an analog breakthrough: in which we play tabletop games and this makes me very happy

In a few recent posts, I mentioned two details of my life that seemed to be in direct opposition to each other. 

One, I want to move further down the path of digital minimalism, spending less time on social media, more time with long-distance friends, and more time with analog pursuits.

And two, I love games of all kinds, especially board or tabletop games* -- but my partner does not. The resurgence of the popularity of board games, and the explosion of new games on the market, has been a source of frustration for me, because of Allan's total lack of interest.

Suddenly, this has changed! Allan has agreed to a games night! Hooray!

At the time of this momentous announcement, the only games we owned were backgammon, Scrabble, and Trivial Pursuit. I did some research to find a selection of games we might like. They needed to be:

- good for two players,

- not super difficult to learn,

- not involve free-form storytelling or lookup tables, and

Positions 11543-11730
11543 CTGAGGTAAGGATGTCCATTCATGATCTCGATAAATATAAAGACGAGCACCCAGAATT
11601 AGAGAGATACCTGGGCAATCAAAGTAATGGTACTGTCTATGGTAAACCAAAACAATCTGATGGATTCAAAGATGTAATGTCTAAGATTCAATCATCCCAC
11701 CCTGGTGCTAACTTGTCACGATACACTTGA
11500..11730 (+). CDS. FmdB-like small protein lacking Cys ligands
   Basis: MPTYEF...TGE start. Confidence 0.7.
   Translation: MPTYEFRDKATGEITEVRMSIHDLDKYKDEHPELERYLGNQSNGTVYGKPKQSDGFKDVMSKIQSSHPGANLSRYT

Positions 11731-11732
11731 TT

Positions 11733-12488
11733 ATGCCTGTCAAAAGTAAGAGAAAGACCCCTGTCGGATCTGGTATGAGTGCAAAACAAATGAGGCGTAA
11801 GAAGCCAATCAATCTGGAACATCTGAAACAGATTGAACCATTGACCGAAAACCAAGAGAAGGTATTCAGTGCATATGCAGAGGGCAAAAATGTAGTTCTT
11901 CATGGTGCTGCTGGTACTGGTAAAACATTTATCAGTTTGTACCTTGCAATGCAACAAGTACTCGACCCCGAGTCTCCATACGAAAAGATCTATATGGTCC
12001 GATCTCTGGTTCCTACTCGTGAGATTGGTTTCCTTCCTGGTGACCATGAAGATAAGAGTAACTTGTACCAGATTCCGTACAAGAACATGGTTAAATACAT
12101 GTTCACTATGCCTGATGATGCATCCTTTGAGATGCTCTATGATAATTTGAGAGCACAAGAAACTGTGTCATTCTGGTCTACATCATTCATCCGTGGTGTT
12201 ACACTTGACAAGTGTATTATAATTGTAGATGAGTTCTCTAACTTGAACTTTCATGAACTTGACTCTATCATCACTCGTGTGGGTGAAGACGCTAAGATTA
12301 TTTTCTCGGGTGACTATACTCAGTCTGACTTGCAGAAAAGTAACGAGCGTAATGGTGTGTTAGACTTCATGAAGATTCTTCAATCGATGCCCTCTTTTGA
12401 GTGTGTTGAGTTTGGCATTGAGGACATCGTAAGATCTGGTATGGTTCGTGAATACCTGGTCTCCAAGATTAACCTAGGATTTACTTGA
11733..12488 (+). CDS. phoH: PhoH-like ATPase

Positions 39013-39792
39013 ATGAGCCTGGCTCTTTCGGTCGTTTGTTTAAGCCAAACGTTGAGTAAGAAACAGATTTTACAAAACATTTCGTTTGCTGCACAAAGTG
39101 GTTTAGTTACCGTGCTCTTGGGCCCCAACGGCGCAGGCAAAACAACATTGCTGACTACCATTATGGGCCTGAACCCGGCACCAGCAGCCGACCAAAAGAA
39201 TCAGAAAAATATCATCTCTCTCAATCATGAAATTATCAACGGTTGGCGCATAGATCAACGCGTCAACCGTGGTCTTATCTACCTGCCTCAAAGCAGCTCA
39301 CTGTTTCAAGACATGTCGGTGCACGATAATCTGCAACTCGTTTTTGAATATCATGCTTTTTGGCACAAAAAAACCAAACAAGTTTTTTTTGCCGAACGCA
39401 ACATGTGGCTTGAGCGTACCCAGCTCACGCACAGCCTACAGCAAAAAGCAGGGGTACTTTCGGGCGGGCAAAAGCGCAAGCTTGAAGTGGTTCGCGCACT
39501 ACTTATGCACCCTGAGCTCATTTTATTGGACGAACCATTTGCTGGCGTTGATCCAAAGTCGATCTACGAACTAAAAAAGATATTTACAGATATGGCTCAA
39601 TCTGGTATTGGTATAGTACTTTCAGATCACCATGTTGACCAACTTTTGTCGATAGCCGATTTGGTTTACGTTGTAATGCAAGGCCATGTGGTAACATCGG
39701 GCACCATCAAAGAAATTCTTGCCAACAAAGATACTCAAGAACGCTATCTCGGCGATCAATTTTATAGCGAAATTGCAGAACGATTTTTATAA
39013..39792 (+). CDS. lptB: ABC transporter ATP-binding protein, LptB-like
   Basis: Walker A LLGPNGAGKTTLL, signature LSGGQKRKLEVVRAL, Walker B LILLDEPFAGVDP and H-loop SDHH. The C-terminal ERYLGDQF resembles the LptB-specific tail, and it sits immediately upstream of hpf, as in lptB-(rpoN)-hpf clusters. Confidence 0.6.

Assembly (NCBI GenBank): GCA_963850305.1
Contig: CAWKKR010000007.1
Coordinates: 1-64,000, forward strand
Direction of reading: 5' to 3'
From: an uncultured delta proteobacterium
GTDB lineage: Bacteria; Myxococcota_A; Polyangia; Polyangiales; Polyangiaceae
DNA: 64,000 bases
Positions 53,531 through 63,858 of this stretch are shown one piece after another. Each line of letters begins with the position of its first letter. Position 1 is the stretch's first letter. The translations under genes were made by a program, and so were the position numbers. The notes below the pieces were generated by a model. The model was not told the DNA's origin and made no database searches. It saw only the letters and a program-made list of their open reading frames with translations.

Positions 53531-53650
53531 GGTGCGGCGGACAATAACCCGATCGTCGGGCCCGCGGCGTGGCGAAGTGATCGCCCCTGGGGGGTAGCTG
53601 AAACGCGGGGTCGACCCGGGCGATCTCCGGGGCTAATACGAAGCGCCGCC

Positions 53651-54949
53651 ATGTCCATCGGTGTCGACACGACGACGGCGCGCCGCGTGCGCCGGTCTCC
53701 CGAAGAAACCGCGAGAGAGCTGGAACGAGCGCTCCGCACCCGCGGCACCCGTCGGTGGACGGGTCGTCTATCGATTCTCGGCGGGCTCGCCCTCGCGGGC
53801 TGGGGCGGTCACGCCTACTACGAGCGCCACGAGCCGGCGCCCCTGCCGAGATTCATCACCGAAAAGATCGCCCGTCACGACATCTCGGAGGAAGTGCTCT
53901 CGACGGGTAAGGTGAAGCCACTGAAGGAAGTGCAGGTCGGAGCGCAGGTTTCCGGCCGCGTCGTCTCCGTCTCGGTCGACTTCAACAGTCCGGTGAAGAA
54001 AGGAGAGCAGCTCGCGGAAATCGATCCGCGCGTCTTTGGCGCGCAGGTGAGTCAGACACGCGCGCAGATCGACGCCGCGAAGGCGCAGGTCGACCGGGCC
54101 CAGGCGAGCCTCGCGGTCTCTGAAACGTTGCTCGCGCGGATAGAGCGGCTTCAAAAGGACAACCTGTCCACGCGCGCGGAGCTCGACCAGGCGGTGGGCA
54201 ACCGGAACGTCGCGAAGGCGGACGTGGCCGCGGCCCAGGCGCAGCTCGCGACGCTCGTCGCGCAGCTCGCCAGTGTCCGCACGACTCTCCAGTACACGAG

- last no more than 60 -- or at most 90 -- minutes for a typical game.

After researching online and soliciting ideas from Facebook friends, I purchased:
- Ticket to Ride (European edition)
- Pandemic (original edition)
- Bananagrams
- Qwirkle
- Sherlock Holmes (Baker Street Irregulars edition)

The most-recommended game by far was Ticket to Ride. Pandemic was particularly appealing to me because it's cooperative, rather than competitive. We've played each of those once so far. Both games seemed very complex and were a little daunting at first, but we were able to figure them out and get into the rhythms of play during the course of one game. I'm really looking forward to the Sherlock Holmes game, too. Each edition comes with 10 cases; players search "foggy London town" for clues.

In addition to these analog pursuits, I've also re-instituted Music Night, which we used to do regularly, but fell out of the habit many years ago. Our work schedules give us three nights together each week. My plan is to use one of those for either music or games, alternating every-other week. The plan is also flexible: if we're very engrossed in a series and don't want to skip a night, no harm will be done.

If you have a favourite tabletop game, please feel free to leave it in comments. I probably won't buy any more just yet, but I'm sure I'll want to expand our choices at some point.


* I want to stay away from videogames: I find them unbelievably addictive, and am looking for less screen time, and fewer opportunities for repetitive strain injuries.

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